I think, for me, remembering to get on eye level and inquire lovingly to their real need is essential to continually grow the trust we all have in each other. I don’t need to explain they didn’t need to explain it. I just listen, reassure and follow through. Take it on the chin. Let them think it was their idea in a way.

Living with nothing to hide – being an honest, friendly expression – makes us safe as parents. Not explaining things or offering reasons, just “Yes, and I love you” and “No, and I love you” will suffice.

And even “standing openly” is applicable now as I see my motherhood as an act of generosity. Giving and being compassionate and patient and helpful. Letting the “work” of it all be a side note and letting the “service” of it all be a lifestyle and a calling.

And with all of this, like I was saying to a friend today regarding marriage, being subtle and letting body language and tone of voice be warm and safe is clutch. Building people up and encouraging them, knowing what it feels like to not be having a great day and so therefore not being a contributing factor to theirs.

Using a calming touch and stepping aside for time for yourself are as powerful as being the non critical recipient of another’s vulnerability.

“Blessed be the know it all” is not in scripture anywhere. Man, how I hope we all stop having reasons for everything.

I am not going to spend a lot of time proofing or editing this post. I just wanted to offer an entry real quick as I read through this notebook and find this 2019 advice super relevant to my current day.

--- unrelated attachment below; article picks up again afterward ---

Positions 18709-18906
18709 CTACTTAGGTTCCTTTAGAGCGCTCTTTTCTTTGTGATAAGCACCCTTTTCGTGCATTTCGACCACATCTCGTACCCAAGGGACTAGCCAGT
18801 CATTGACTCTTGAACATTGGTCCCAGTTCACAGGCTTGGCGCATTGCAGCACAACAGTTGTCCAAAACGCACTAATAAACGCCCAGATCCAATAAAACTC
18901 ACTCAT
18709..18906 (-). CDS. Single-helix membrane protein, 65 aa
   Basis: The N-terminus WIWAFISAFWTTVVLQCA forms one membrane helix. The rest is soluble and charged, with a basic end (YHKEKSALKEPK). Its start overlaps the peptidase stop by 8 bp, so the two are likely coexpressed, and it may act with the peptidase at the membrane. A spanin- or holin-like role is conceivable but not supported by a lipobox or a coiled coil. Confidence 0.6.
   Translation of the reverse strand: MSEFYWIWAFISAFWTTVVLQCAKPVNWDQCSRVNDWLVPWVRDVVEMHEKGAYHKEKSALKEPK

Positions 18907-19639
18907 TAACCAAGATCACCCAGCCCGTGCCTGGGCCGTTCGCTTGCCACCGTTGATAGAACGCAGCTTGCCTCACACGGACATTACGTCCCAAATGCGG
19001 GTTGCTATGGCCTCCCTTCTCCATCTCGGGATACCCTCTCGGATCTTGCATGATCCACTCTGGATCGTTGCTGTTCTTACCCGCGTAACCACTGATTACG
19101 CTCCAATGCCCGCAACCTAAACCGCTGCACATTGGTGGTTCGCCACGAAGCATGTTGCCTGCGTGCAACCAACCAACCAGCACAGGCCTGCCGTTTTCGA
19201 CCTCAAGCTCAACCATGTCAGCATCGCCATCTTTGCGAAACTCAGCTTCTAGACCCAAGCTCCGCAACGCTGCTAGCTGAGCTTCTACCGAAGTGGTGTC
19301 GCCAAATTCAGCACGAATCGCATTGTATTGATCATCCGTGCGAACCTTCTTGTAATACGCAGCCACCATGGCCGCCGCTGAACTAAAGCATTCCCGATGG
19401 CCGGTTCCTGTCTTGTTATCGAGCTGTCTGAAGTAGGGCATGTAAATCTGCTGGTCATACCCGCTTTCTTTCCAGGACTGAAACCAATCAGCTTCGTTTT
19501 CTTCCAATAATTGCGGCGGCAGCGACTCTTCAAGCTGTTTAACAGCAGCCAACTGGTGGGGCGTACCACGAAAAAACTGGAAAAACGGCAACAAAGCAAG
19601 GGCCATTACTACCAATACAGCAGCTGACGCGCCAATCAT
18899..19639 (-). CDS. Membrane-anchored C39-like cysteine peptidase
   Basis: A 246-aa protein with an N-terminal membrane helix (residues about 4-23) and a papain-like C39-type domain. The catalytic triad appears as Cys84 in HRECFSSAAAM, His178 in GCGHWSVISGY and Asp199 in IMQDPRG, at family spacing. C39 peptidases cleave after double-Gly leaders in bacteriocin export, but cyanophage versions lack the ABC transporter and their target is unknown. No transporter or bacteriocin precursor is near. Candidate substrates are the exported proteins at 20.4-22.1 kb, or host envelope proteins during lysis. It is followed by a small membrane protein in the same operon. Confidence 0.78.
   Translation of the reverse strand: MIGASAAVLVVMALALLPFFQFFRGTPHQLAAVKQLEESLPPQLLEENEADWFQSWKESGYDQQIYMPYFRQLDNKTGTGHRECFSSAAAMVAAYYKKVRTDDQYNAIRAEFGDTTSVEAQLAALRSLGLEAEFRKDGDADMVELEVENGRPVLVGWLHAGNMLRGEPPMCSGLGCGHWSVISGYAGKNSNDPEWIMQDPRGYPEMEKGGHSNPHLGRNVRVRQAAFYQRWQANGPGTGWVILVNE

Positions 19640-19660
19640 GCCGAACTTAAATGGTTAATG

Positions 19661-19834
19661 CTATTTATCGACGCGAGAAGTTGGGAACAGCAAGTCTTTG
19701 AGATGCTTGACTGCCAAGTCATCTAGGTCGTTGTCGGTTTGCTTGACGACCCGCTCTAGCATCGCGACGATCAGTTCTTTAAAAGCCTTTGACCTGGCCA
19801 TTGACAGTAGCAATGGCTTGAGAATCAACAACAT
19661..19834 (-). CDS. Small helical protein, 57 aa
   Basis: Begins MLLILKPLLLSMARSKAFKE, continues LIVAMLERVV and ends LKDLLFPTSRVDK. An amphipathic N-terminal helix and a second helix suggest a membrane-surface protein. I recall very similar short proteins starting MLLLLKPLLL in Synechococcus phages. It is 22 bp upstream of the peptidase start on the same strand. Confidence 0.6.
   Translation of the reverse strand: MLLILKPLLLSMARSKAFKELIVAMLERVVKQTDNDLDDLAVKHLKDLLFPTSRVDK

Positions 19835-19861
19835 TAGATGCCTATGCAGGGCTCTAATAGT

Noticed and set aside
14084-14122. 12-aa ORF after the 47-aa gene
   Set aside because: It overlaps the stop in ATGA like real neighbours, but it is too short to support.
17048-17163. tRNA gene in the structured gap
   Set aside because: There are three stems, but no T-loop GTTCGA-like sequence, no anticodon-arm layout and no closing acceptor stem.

Every day I remember I am the Queen and that I make the rules for my life, I grow more something (nicer? compassionate? gentler?) towards the grind of the day, towards the expectant demands of children.

It’s not that it is easy and it is not that I have been nailing it. (Hence why I welcomed these 6 bullets into my flow….) But I do recognize a difference in mothering over time and it has something to do with these things. For sure.

one certain thing @ my yoga mat in webster

If there is one thing I know for certain, it is that one of these five kids is going to be talking to their therapist at some point in their twenties and will experience a major break through when their therapist smiles and says, “Honey! YOU *can* get a medium concrete!” all thanks to my sincere commitment to the belief that a small really is enough.

And I do think that. David has ordered mediums for me a couple of times and I never finish them. I have been generous and gone against this belief before to find my daughters’ forgotten half eaten medium concretes and slushies in the freezer “for later”.

Part of the reason they will be in therapy about this is because it is the true battle of what you believe (small is enough) and what you want (a medium).

I believe they will also believe that smalls are enough (on some level) because my belief, in its affliction upon them, has proven itself to be true.

Life updates seem a little mundane these days. I struggle writing about the day to day because I am not really sure how it will translate. I am learning a lot about grace and forgiveness and am back studying some yoga phenomenons that I have been witnessing in my regular-ish restorative practice.

It has been well over a year since I have taught a slow flow as restorative, meditation, yin and gentle yoga have been more of my immediate audiences’ appetite. With that, I woke up on Thursday unable to move my head in a complete circle and have been experiencing major pain for a couple of days.